The Guv's Death Row Secrets
Gonzales -- the former Vinson and Elkins partner whom Bush subsequently appointed secretary of state and then a Texas Supreme Court justice, before asking him to come to Washington as his White House counsel -- is considered to be on Bush's short list of U.S. Supreme Court nominees. Back in Texas, as the guv's general counsel, Gonzales prepared clemency memos regarding Texas' death row cases for Bush to review prior to an inmate's execution -- memos that were, as Berlow writes, "Bush's primary source of information in deciding whether someone would live or die." In reviewing the memos, Berlow discovered that they contained a paltry amount of information "repeatedly [failing] to apprise the governor of the crucial issues in the cases at hand," such as "ineffective counsel, conflict of interest, mitigating evidence, even actual evidence of innocence." And so it went; Bush refused to stay executions in 56 of the 57 cases for which Berlow obtained memos.
Berlow wrote that although Gonzales intended the memos to remain confidential, he got them under the Texas Public Information Act. The governor's office fought disclosure, appealing Berlow's request to then-Attorney General John Cornyn for review -- an appeal Gov. Bush lost on June 23, 2000. In a letter to Assistant General Counsel Jack Hines, the AG's opinion read in part: "We have reviewed the submitted memorandum and find that it consists entirely of factual information," Assistant AG E. Joanna Fitzgerald wrote. "The memorandum contains no opinion or advice from the General Counsel, nor does it contain client confidences. Accordingly, the office may not withhold the memorandum."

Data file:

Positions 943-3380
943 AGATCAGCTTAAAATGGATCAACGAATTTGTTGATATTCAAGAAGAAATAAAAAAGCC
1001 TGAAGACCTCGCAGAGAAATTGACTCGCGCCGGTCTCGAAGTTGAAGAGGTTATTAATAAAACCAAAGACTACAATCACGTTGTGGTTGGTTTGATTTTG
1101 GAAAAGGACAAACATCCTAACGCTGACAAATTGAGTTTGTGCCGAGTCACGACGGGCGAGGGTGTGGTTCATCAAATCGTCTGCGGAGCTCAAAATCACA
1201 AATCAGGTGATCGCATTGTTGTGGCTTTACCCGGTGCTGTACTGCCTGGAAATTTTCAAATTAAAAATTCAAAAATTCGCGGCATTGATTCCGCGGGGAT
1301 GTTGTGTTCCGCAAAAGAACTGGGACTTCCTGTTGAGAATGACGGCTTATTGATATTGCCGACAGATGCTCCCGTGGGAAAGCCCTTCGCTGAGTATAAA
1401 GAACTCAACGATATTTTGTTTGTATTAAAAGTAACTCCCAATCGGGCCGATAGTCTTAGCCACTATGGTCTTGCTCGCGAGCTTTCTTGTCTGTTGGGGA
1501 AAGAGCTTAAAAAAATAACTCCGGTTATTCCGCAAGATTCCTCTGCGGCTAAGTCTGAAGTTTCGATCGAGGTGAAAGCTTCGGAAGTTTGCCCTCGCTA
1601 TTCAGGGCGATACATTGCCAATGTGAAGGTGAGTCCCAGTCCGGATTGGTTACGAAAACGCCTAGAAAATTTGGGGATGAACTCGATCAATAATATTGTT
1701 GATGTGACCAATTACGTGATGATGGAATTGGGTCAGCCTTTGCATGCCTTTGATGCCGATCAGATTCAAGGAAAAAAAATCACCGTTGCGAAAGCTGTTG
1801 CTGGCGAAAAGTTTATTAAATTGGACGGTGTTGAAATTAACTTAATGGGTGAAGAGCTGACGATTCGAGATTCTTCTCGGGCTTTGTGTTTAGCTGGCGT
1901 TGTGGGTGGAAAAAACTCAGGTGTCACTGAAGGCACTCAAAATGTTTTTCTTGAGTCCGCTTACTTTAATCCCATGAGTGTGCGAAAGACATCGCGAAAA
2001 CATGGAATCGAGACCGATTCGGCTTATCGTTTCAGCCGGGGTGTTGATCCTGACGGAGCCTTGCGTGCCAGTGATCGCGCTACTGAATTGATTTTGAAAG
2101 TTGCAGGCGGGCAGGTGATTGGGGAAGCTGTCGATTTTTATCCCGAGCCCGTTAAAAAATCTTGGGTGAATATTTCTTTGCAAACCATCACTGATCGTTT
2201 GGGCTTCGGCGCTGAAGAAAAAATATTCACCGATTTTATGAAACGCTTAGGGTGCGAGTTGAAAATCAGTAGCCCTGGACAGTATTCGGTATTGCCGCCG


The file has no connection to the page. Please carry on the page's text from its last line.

Publication of Berlow's story -- as well as several of the actual memos -- in The Atlantic led the Chronicle to ask the governor's office for all of Bush's death-penalty clemency memos, as well as any similar memos prepared for Gov. Rick Perry by General Counsel Bill Jones. But on June 23, we received a copy of a letter from Assistant General Counsel J. Kevin Patterson to AG Greg Abbott requesting that the AG review our request. In short, the new governor is once again claiming, for the same reasons rejected by Cornyn's office in 2000, that these memos are exempt from disclosure under the Public Information Act. The AG's opinion is due by Aug. 25. In the meantime, Berlow's article can be found online at www.theatlantic.com/issues/2003/07/berlow.htm, and copies of three of the clemency memos in question can be found at www.theatlantic.com/issues/2003/07/berlow-documents.htm.